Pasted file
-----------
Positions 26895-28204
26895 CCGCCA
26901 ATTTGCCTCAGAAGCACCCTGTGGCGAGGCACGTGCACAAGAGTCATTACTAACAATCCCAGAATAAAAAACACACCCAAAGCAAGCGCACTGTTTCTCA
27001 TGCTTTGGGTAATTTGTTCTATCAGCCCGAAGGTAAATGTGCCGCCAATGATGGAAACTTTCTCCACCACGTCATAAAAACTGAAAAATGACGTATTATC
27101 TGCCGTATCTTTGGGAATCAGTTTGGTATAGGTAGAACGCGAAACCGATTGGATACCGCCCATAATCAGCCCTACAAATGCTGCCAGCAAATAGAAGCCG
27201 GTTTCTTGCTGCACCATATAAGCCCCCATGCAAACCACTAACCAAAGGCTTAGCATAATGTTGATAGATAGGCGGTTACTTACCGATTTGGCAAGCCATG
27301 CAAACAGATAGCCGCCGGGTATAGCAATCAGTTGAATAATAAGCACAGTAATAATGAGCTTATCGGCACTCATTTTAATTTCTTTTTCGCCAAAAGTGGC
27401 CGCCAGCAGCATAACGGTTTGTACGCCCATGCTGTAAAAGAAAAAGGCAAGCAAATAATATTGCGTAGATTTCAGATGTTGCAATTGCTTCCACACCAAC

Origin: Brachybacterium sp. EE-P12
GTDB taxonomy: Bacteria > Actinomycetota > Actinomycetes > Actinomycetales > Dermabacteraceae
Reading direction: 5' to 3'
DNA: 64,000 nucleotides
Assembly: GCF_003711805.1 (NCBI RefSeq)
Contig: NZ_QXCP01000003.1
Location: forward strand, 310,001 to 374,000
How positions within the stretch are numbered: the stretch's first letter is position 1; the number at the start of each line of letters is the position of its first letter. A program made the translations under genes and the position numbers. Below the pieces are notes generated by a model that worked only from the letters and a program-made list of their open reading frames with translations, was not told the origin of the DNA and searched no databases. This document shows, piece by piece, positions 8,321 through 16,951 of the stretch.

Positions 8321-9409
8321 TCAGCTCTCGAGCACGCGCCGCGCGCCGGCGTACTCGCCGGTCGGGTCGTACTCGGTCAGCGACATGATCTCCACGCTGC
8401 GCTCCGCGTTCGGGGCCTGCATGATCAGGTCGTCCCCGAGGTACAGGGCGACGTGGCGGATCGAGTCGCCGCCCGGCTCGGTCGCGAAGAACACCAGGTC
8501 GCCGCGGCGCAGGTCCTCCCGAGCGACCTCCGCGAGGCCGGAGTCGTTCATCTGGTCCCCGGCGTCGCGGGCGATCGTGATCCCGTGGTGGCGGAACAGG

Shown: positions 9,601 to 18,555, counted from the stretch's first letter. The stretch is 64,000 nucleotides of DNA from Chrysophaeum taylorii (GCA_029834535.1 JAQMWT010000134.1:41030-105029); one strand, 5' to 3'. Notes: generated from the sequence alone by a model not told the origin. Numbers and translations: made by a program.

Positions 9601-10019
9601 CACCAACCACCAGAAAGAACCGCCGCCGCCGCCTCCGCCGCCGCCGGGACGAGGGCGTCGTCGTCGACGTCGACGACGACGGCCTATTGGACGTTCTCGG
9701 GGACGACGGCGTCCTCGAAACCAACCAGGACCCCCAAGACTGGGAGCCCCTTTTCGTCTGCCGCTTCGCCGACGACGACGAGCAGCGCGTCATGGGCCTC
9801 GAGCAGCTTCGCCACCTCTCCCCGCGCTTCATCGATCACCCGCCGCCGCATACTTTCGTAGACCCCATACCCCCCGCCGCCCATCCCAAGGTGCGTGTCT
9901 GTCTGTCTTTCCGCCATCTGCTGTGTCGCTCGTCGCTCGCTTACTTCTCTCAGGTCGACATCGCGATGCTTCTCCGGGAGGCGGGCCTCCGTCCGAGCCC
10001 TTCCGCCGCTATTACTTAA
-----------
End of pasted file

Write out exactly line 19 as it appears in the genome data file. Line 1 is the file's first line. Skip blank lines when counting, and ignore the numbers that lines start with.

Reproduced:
8401 GCTCCGCGTTCGGGGCCTGCATGATCAGGTCGTCCCCGAGGTACAGGGCGACGTGGCGGATCGAGTCGCCGCCCGGCTCGGTCGCGAAGAACACCAGGTC